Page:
The following extracts taken from early Victoria, British Columbia (BC) newspapers are credited to Leona Taylor for her excellent work in indexing the papers. Full information can be found here: ”Index of Historical Victoria Newspapers“, 2007-09.
Please Note: December 20, 2012 – I am continuing this series with Lighthouse History #51 because the newspapers have now been indexed up to 1932. I quit posting at #50 as the extracts only went to 1926. They have now been extended from 1927 to 1932 so I will sift through the data for anything lighhouse!
photo of Captain Gillam, appointed skipper of Princess Norah. May 4, 1 – Captain Edward Gillam, 65, dies suddenly onboard Norah, while nearing Tofino May 3. Coming to Victoria from St George’s Bay, NF [born Dec, 1863] in 1903, he joined the old Queen City as quarterdeck man under Captain Townsend, another west coast veteran. Through successive stages, aided by a deep love for the sea and accumulated knowledge, he rose to Captain.
When Queen City left the west coast route he transferred to the BC Coast SS Service’s Tees as commander. Later he took over command of Princess Maquinna, which was built here by the BC Marine Railway Company in 1913, constructed and equipped to meet the roughest of weather on the coast.
From Maquinna he transferred to Princess Mary, and from that ship to the new Princess Norah on Apr 1. It was he who safely conveyed Lord and Lady Willingdon aboard the vessel on her inaugural cruise Apr 8 and 11.
The coastal run, by its isolation from civilization, calling for prompt action in time of peril, quick decision in case of rescue of shipwrecked mariners and capacity to deal with the mixed elements of a frontier community, gave to Gillam an opportunity which has come to no other master of the BC Coast SS Service in this generation. How well he rose to the occasion is known to every resident of the Island.
He did wonderful work in saving life, as the thrilling stories which came out of the wilderness from time to time testified; he showed a capacity to handle the stubborn types or Indians who paddled their canoes to the steamers which from time to time he commanded, and he maintained under conditions of great stress that reputation for thoroughness which is the special pride of the merchant service.
His reputation became a tradition of the west coast, and the numerous stories told of him created almost a legend, which served in good stead when he adjudicated the problems of the Indian tribal quarrels in his capacity as a magistrate on that wild, rocky coast which he lived long enough to see served with lighthouses, lifeboat stations, wireless equipment, and signs of industry in many snug coves which a few years ago were abandoned to the gull and herring.
No seaman on this coast had a greater knowledge of the tortuous channels of the west coast, and the freedom from mishap of the vessels he successfully captained, testified to his thorough knowledge of coastal waters, and the presence of many treacherous shoals which still await survey.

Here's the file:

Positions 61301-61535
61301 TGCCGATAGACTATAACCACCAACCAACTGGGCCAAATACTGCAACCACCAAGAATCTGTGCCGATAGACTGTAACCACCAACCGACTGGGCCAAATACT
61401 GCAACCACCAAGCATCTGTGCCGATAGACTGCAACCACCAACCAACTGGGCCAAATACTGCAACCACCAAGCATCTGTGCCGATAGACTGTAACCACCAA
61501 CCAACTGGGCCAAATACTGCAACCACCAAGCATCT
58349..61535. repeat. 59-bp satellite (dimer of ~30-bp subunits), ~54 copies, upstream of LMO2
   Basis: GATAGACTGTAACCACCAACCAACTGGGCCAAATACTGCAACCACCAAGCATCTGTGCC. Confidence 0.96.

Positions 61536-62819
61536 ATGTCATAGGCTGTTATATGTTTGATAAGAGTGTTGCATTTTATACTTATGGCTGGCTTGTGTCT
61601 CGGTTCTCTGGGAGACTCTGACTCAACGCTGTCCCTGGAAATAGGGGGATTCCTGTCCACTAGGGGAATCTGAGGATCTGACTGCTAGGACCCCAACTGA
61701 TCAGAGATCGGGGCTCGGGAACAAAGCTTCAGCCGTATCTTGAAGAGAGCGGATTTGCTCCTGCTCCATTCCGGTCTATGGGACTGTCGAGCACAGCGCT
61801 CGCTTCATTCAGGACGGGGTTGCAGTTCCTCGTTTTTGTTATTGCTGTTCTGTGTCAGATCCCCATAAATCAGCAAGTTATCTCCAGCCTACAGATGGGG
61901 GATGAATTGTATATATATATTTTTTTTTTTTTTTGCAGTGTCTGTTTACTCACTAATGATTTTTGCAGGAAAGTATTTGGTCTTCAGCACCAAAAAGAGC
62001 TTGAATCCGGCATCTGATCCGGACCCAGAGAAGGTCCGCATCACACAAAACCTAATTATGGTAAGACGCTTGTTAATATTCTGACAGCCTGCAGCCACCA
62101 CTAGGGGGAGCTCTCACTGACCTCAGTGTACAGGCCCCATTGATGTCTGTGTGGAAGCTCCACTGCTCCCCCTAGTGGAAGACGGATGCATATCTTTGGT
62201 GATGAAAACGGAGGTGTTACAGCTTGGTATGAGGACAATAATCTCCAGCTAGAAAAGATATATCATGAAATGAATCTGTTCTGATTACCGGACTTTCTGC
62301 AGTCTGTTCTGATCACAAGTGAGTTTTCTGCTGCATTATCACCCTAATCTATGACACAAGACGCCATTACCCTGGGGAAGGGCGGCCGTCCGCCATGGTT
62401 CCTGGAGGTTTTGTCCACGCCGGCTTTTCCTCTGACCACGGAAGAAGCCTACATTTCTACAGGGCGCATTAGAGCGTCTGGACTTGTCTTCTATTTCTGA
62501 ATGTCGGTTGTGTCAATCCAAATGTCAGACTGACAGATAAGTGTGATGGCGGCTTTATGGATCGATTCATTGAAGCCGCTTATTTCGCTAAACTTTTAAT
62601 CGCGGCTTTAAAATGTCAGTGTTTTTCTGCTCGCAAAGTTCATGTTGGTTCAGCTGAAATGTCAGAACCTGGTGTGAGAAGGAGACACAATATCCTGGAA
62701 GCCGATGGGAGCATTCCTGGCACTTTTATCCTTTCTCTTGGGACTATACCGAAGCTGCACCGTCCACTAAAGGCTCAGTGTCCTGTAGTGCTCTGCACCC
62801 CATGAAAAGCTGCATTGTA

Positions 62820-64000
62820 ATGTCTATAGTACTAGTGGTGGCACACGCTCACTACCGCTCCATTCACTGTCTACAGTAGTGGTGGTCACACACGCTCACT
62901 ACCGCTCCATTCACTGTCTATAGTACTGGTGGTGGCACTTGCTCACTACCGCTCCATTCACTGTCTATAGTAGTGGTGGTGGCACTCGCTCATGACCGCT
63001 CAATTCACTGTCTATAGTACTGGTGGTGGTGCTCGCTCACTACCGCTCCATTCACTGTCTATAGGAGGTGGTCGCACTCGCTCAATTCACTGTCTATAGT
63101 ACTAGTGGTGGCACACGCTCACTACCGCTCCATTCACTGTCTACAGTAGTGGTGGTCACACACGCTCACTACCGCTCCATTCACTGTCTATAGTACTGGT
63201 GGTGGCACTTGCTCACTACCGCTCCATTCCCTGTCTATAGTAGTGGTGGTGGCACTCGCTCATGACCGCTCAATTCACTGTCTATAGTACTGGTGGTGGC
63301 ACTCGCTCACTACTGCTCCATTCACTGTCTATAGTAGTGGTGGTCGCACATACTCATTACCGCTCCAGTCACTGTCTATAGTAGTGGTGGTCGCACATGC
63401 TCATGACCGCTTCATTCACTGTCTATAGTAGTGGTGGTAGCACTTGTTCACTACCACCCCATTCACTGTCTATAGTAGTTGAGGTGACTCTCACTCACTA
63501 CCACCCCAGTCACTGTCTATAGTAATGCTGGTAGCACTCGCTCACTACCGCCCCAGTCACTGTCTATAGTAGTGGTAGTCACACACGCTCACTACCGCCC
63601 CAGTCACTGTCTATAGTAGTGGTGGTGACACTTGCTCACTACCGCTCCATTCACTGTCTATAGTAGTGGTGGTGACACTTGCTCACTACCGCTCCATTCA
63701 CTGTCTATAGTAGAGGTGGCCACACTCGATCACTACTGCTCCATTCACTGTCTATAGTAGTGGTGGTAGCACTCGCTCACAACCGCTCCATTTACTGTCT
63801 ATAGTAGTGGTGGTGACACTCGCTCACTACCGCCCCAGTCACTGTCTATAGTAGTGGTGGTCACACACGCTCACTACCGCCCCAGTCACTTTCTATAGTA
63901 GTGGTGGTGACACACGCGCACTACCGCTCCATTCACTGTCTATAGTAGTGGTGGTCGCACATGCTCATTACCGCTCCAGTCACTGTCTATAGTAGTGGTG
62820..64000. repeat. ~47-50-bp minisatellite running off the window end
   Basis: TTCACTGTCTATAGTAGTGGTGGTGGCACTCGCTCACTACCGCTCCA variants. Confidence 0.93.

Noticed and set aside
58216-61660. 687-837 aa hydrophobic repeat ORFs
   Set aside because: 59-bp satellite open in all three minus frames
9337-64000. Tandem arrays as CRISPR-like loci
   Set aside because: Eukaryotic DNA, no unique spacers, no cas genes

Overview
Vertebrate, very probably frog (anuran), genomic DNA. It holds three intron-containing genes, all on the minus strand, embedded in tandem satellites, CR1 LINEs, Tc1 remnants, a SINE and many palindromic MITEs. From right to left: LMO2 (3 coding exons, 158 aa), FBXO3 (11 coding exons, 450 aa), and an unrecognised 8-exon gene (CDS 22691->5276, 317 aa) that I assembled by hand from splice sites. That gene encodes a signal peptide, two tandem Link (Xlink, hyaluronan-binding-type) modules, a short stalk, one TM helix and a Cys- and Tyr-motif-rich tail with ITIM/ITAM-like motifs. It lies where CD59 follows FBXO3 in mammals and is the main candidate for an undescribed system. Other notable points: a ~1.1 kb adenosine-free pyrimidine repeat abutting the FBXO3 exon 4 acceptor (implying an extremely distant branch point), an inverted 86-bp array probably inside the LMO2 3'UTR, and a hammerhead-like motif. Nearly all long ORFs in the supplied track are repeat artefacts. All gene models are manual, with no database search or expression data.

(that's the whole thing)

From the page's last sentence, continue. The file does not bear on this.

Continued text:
‘Captain Gillam had more nautical knowledge of the west coast than any man who had voyaged up and down in regular steamship service,’ said Captain J W Troup. ‘The coast is a hard and dangerous coast to navigate, and Gillam was successful from the day he took over command of the company’s vessels. One can imagine the conditions he had to contend with in the early days with settlements few and far between, and law and order carried out in a haphazard manner. The CPR had great confidence and respect for Gillam, and his loss will be felt indeed deeply,’ Troup concluded.
He leaves a wife, 3 daughters. May 4, 4 – editorial…; May 5 – 33 – Gillam was on his way from his quarters to the saloon when he apparently had a fit of dizziness, for he fell forward down the companionway and when picked up was found to have sustained fatal injuries. Remains were brought from Tofino to Port Alberni by launch and from there to Nanaimo by motor car, and to Victoria by train.
His passing recalls many incidents of rescue, such as that of schooner Soquel, when from Tees a lifeboat was launched and, under Gillam’s skillful management it headed into the breakers and succeeded in reaching the stranded ship and saving the crew.
It was recalled how he made a gallant attempt to save the crew of Carelmapu off Long Beach, when in command of Maquinna. Gillam responded to the distress signals, altered his course, stood in as closely as possible and dropped anchor. While preparing to send a rope aboard Maquinna’s anchor broke and he was forced to stand out to sea to save his ship. A number of lives were lost on the Chilean vessel, but his effort in the condition of the storm-swept sea was regarded as an unusually brave one. He was due for retirement last year, but with the advent of Norah to the Coast it was decided to extend his term of service for 12 months. Pallbearers: Captains R A Hunter, P J Hickey, and W Thomas, Chief Engineer John Hudson, Assistant Superintendent T Moffat, H Gaerdes. [Colonist, 1929-05-01, p. 21]